‘Gorilla’ Google hit with a third lawsuit as 38 U.S. states sue the tech giant demanding breakup of Google

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Thirty-five U.S states plus Puerto Rico, Guam and Washington, D.C., on Thursday filed a lawsuit against Google, demanding their breakup as they accuse the tech giant of abusing its market power to try to make its search engine as dominant inside cars, TVs and speakers as it is in phones.

The lawsuit is separate from the one filed by Texas and nine other states on Wednesday. It is also separate from the case against Google in October by the U.S Justice Department.

The lawsuits against the $1 trillion company follows many years of accusations that Google and other tech giants including Facebook and Amazon use their massive market power to stifle competition and harm consumers.

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The 38 U.S States ganged up against Google with one request to the court – find Google guilty of breaking antitrust law and order an end to any agreements or other behavior that it finds to be exclusionary.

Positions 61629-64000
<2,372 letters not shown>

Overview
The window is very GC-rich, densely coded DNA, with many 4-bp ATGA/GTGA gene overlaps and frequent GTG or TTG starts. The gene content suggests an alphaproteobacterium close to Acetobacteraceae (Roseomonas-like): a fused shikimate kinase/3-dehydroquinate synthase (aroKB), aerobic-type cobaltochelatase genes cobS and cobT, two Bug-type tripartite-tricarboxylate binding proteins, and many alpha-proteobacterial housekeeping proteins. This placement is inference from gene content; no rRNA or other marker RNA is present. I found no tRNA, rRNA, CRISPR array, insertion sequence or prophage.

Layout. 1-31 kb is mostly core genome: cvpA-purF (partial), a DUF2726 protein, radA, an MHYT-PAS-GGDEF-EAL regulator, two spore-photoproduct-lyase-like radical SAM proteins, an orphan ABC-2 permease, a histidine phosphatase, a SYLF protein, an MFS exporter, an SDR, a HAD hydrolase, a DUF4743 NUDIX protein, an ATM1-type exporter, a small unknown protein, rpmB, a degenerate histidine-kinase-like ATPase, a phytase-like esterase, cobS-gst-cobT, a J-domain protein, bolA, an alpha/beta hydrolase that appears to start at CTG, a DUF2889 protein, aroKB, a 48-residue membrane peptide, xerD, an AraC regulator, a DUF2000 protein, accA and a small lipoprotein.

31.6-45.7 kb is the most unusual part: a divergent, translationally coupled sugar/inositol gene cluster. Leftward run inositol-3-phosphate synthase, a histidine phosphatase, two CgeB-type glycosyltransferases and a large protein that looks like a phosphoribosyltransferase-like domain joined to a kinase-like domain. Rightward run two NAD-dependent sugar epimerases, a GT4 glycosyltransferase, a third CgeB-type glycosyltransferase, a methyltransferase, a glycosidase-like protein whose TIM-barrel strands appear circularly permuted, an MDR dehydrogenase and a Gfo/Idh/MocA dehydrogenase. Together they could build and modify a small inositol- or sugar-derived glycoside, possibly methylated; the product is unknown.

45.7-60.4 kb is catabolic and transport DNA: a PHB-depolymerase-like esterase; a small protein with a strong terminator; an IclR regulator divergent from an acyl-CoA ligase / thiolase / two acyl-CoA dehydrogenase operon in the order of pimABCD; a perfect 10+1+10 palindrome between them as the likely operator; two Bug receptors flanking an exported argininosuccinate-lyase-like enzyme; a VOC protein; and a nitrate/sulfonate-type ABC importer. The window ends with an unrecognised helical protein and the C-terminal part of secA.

Nebraska Attorney General Doug Peterson, said the states are not seeking any monetary compensation.

“Fines are like kicking gorillas in the shin. We fortunately have remedies that are much broader in scope,” he said.

“It’s not people use Google. It’s Google that uses people,” said Peterson. “Google chooses to extract volumes of personal data in the search market.”

Iowa Attorney General Tom Miller, who was one the several state attorneys general that sued Microsoft Corp in 1998, said;

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“Google is preventing competitors in the voice assistant market from reaching consumers through connected cars, which stand to be a significant way the internet is accessed in the near future.”

In response to the lawsuit, Google’s spokesperson Adam Cohen, said in a blog post;

“We look forward to making that case in court.”

“Google Search is designed to provide you with the most relevant results. We know that if you don’t like the results we’re giving you, you have numerous alternatives—including Amazon, Expedia, Tripadvisor and many others just a click away”, Cohen added.